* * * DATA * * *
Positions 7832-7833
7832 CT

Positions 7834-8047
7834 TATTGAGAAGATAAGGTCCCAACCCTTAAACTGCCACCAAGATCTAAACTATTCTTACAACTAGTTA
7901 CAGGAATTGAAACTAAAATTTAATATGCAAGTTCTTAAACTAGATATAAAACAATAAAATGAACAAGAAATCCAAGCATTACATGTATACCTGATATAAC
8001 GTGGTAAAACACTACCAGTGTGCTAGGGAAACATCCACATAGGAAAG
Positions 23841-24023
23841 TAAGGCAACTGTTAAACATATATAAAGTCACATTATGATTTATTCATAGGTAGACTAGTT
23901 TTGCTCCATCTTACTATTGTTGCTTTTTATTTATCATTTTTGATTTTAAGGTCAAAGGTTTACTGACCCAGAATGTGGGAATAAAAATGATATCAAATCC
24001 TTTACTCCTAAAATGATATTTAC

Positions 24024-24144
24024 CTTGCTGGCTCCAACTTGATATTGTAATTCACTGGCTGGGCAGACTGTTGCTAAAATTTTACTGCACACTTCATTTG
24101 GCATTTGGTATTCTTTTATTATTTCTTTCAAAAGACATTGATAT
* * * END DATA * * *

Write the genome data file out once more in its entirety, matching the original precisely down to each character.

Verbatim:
Positions 7832-7833
7832 CT

Positions 7834-8047
7834 TATTGAGAAGATAAGGTCCCAACCCTTAAACTGCCACCAAGATCTAAACTATTCTTACAACTAGTTA
7901 CAGGAATTGAAACTAAAATTTAATATGCAAGTTCTTAAACTAGATATAAAACAATAAAATGAACAAGAAATCCAAGCATTACATGTATACCTGATATAAC
8001 GTGGTAAAACACTACCAGTGTGCTAGGGAAACATCCACATAGGAAAG
Positions 23841-24023
23841 TAAGGCAACTGTTAAACATATATAAAGTCACATTATGATTTATTCATAGGTAGACTAGTT
23901 TTGCTCCATCTTACTATTGTTGCTTTTTATTTATCATTTTTGATTTTAAGGTCAAAGGTTTACTGACCCAGAATGTGGGAATAAAAATGATATCAAATCC
24001 TTTACTCCTAAAATGATATTTAC

Positions 24024-24144
24024 CTTGCTGGCTCCAACTTGATATTGTAATTCACTGGCTGGGCAGACTGTTGCTAAAATTTTACTGCACACTTCATTTG
24101 GCATTTGGTATTCTTTTATTATTTCTTTCAAAAGACATTGATAT